Dhaka Declaration of 13th SAARC Summit in November 2005 included Afghanistan in the forum as its 8th newest member. There are currently 9 Observers in SAARC (China, EU, Iran, Republic of Korea, Australia, Japan, Mauritius, Myanmar and US).

After a decade of establishment of SAARC, a regional economic cooperation agreement called South Asian Preferential Trade Agreement (SAPTA) came into existence in 1995 that led to higher level of intra‐regional trade liberalization and economic cooperation among the member countries. SAPTA sought to ensure preferential treatment through reduction of import tariffs on eligible items while ensuring special and the most favorable treatment to the least developed countries in the region. To further strengthen the regional economic cooperation, South Asian Free Trade Agreement (SAFTA) became a reality in 2006. However, most members continue to prefer other bilateral arrangements and more liberal free trade agreements at the expense of SAFTA which stunted the attraction and pace of further regional integration. Moreover product diversification and member countries’ export structures, to effectively use the trade route in the region, have been missing. SAFTA aimed to reduce tariffs to 0 to 5% over ten year period. It required member countries like India, Pakistan and Sri Lanka to set their custom tariff under 5% by 2013, whereas it permitted LDCs like Afghanistan, Bangladesh, Bhutan, Maldives and Nepal longer time frames to reduce or eliminate tariffs by 2016.Intra‐regional trade among SAARC countries has been one of the lowest for a region. SAFTA accounts for only around 10% of the total regional trade even after 30 years of the establishment of SAARC and despite the existence of logistical advantages. According to World Bank its 20% cheaper for India to trade with Brazil than with Pakistan. This is in contrast to the Intra-regional trade of roughly 65 per cent of European Union's total trade; 51 per cent in the North American Free Trade Agreement (NAFTA) area; and 26 per cent in the Association of South East Asian Nations (ASEAN) and 16 per cent in the Latin American trade bloc, Mercosur. Same was the case with FDI. Though the FDI received by SAARC countries have significantly improved over a period of three decades, more than 84% of FDI was received only by India. South Asian countries will need to address not only economic factors such as trade facilitation and infrastructure development, but also some non‐economic factors like creating political will and building confidence so that the road map of converting SAPTA into SAFTA and further into South Asian Customs Union and finally into South Asian Economic Union by the year 2020 which now looks a distant dream given the ongoing conflict between India and Pakistan.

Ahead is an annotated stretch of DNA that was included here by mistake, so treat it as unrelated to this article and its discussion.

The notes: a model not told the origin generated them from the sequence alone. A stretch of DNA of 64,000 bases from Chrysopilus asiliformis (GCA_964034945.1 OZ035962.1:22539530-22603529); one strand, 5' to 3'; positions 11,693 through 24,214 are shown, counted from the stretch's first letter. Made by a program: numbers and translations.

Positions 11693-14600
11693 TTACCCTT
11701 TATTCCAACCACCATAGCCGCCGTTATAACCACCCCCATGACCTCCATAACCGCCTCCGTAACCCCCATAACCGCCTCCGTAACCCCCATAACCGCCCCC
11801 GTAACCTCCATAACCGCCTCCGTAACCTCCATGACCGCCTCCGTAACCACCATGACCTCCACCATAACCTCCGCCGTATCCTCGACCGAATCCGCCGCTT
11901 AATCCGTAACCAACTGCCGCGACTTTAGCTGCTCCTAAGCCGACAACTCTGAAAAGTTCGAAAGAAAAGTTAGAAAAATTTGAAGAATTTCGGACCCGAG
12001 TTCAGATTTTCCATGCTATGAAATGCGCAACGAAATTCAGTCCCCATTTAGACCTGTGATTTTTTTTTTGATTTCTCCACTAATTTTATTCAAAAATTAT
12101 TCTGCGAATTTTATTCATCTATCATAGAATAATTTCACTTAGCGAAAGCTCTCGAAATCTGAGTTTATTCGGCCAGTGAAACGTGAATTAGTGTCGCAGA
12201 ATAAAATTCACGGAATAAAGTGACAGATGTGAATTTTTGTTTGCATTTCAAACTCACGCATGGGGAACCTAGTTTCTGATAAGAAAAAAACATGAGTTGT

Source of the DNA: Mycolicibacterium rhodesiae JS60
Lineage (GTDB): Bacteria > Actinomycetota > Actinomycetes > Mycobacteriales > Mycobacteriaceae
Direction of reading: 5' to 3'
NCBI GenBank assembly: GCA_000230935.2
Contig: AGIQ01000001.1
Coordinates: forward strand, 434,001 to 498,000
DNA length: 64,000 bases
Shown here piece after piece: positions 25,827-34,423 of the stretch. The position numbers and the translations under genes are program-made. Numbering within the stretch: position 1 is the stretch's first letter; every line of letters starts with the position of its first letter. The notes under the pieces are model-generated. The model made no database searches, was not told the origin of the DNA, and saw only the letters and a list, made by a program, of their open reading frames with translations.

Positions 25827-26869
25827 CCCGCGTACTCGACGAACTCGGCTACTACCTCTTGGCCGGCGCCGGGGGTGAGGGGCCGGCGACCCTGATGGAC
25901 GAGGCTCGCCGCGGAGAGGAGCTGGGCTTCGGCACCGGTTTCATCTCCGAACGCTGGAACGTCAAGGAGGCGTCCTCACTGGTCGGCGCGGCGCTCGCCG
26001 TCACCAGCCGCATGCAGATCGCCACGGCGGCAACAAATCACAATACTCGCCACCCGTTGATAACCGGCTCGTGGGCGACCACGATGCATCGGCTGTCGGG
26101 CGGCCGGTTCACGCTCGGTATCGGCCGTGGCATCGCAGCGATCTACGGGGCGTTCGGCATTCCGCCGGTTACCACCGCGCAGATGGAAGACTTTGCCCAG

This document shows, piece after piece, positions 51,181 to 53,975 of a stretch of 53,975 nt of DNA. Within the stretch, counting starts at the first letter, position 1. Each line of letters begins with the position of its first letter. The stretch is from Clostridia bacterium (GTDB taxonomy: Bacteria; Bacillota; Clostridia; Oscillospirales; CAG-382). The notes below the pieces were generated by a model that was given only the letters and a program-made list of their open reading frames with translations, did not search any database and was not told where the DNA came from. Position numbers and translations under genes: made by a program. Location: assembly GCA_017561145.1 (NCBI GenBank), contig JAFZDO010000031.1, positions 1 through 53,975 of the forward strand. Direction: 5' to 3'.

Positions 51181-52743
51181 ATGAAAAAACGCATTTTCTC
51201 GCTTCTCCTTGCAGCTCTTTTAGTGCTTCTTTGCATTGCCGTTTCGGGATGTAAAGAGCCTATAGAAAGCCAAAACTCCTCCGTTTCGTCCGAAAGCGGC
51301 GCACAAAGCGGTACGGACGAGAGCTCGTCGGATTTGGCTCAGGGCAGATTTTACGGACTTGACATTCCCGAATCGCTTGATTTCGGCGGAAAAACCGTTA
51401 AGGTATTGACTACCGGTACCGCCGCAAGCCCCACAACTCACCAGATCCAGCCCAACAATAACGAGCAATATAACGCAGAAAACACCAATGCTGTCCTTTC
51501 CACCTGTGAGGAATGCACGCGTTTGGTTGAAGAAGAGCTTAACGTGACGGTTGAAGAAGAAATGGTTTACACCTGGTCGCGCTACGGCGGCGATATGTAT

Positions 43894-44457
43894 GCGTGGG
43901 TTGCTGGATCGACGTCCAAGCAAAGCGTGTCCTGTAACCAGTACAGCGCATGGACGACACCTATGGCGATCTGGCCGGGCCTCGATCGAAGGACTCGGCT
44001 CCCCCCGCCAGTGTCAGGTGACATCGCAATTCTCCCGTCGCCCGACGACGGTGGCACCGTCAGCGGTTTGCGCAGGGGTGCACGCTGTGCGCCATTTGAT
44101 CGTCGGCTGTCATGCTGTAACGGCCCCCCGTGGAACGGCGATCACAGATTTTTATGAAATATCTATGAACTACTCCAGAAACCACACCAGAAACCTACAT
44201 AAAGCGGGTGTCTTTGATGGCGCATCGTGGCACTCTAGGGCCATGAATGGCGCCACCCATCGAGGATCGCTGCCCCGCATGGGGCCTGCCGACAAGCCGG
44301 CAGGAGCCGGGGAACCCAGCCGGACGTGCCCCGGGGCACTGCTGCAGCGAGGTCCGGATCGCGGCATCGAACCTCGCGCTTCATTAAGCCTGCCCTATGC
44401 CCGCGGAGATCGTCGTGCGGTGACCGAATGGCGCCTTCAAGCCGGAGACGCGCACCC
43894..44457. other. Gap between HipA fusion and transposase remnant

India, given its size, population, economy and central location is indeed the pivot and engine of SAARC . It has common land/sea borders with six of the seven other members which places it in an unquestionable leadership role. Unfortunately, due to these very reasons often India willy-nilly becomes the target for its SAARC neighbours who suffer from the "Big Brother Syndrome”.

The coming to power of the new NDA government in India in May, 2014 afforded greater priority to regional cooperation under SAARC. The presence of all the SAARC leaders at the swearing-in ceremony of Prime Minister Narendra Modi and the new government was an unprecedented and a welcome change. Prime Minister Modi made it clear that making the region peaceful, stable and prosperous is one of his main objectives. He also emphasized the desirability of all SAARC countries working together for ending the endemic poverty in the region.PM Modi has already been on successful visits to Afghanistan, Bangladesh ,Bhutan, Myanmar, Nepal and Sri Lanka, Maldives and even to Pakistan and China. India also hosted leaders from several of our neighbours. While PM Modi visited Madives and Bhutan after his 2019 victory ,External affairs Minister Shri Jai Shankar is visiting Bangladesh, Nepal and Sri Lanka as we speak. Sheikh Hasina , PM of Bangladesh will come on her 4th visit to India in October.

Apart from thwarting the Pakistani " Negative veto and approach " to key projects India is following on parallel sub-SAARC and broader regional initiatives like the BIMSTEC and BBIN that eventually are expected to inject synergies into the SAARC cooperation process by associating other neighbours of India like China and Myanmar along with SAARC members like Bangladesh, Bhutan, Nepal and Sri Lanka. PM Modi had gone an extra mile and met PM Nawaj Sharif an unprecedented five times in less than 18 months including his unscheduled visit to Lahore on December 25,2015 to felicitate PM Sharif on his birthday and his daughter’s ,marriage . This combined with interactions at senior official levels gave hope that our initiative will lead to a positive and long term state of peace and friendship between the two countries but that was not to be simply as Pakistani leadership refrained from reciprocating the Indian gestures and also from taking any action against the groups of international terrorists targeting India from their soil. In fact much to the chagrin of Indians the Pak based terrorists carried out the Pathankot , Uri attacks immediately after the goodwill gestures by India ,while no progress in resolution of the 26/11 Mumbai attacks was frustrating enough. And then Pulwama and Balakot happened . India’s abrogation of Art 370 and 35 A ,which is our internal matter, allowed Pakistan to indulge in utter vitriolic against India . their efforts to internationalise the issue have met with no success . India made it clear that "Talks and Terror cannot go hand in hand”.

India remains steadfast and committed to SAARC and has made significant contributions to this asymmetric relationship .As per MEA data some of which are;